Ahhh, Autumn

Our first Fall in BC, and we've learned that Fall means rain. Lots and lots of rainy days. But we were blessed during the last part of last week with several days of sun and beautiful weather in a row. The nearby playground was fuller on Friday that I saw it all sumer.

Yesterday afternoon we went for a Sunday afternoon exploring drive. We went to Bear Creek Park (about 72 blocks north of our house). It was a fabulous day--and we thoroughly enjoyed the park. There aren't a lot of trees with spectacular Fall foliage in BC (mostly because so many are conifers, but most of the deciduous trees just fade to yellow then brown), but every once in a while we'll come across a very striking red maple or some other tree.

In the midst of the garden in the park ( there was also an athletic field with a football game going on, a water park and a wonderful playground that Anders spent most of his time on), there was a little "Chapel in the Woods." It was just a metal frame--no windows, walls or roof. There were just two little benches in it. And of course no religious symbols (though I can't think of many religions who call their place of worship a "chapel"). It was a fun little place. And maybe it does its job better than a lot of churches. After all, it's just you and the Creator there. And His creation is the sermon, and sitting and taking delight in the beauty of His creation, marveling in His awesomeness, is the act of worship (the first picture shows the chapel--notice the pulpit is turned away from the chapel; the second picture is a view from sitting inside).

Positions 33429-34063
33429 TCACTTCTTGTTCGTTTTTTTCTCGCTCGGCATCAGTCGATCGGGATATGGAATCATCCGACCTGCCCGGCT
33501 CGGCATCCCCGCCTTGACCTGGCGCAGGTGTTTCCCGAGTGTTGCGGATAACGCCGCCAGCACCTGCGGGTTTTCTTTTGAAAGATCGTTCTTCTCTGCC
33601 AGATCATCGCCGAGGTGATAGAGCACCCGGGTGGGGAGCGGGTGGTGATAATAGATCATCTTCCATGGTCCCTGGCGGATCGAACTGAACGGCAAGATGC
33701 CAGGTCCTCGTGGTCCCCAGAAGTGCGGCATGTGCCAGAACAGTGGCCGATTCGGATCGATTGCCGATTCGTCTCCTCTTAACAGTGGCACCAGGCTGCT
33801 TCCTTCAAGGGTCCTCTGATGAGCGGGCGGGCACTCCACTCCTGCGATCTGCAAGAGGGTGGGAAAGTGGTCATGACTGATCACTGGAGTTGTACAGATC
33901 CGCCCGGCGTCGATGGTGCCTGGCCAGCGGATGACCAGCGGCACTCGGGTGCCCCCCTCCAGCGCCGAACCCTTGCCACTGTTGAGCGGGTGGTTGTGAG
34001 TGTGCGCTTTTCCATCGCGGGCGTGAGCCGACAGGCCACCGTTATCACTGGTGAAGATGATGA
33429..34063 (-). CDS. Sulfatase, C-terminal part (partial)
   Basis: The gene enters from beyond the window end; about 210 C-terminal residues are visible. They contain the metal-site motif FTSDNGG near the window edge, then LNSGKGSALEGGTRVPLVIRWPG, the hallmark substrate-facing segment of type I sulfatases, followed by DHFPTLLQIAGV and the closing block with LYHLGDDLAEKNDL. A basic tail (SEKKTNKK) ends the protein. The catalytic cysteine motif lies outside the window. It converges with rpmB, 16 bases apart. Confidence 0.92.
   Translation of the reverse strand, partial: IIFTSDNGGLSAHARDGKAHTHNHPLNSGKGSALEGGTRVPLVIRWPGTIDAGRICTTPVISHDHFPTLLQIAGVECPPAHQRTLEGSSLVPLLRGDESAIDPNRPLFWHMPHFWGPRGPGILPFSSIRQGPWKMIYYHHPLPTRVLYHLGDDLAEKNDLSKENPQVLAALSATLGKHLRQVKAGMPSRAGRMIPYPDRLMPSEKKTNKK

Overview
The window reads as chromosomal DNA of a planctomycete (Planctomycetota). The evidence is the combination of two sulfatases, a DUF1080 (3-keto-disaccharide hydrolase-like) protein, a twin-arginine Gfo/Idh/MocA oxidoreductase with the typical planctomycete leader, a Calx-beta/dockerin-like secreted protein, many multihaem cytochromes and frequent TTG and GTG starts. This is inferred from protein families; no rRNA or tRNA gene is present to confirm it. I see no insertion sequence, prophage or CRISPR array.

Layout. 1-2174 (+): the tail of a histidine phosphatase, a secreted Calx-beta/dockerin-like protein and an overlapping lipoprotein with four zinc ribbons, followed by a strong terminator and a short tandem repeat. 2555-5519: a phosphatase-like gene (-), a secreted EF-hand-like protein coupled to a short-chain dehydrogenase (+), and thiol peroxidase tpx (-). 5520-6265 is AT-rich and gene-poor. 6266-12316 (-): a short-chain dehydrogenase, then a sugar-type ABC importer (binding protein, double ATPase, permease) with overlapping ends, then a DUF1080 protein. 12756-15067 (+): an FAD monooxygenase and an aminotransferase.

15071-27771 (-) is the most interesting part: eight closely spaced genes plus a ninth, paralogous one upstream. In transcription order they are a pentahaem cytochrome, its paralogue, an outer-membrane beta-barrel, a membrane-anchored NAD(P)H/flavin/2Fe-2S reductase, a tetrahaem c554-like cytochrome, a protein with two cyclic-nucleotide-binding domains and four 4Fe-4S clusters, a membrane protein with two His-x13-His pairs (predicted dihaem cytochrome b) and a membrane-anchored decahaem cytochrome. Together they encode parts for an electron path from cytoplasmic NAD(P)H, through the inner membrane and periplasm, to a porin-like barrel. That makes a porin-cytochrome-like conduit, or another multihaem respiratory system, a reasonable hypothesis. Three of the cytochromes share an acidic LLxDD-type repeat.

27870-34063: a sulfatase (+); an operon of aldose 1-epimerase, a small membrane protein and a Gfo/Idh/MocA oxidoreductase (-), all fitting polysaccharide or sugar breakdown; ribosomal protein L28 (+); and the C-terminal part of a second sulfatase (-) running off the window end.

Happy Thanksgiving!

Thanksgiving's actually tomorrow, but I thought I'd share my sentiments now as tomorrow may be slightly busy (Anders' skating lessons in the morning & Thanksgiving dinner with friends in the afternoon). It's our first October Thanksgiving (Canadian Thanksgiving is the same day as Columbus Day). It does feel a bit early to us (it didn't help that summer is only two months here, so everything seems sooner than usual). It is kind of nice to have it early so it doesn't bump in to Advent (along with the busiest shopping day of the year).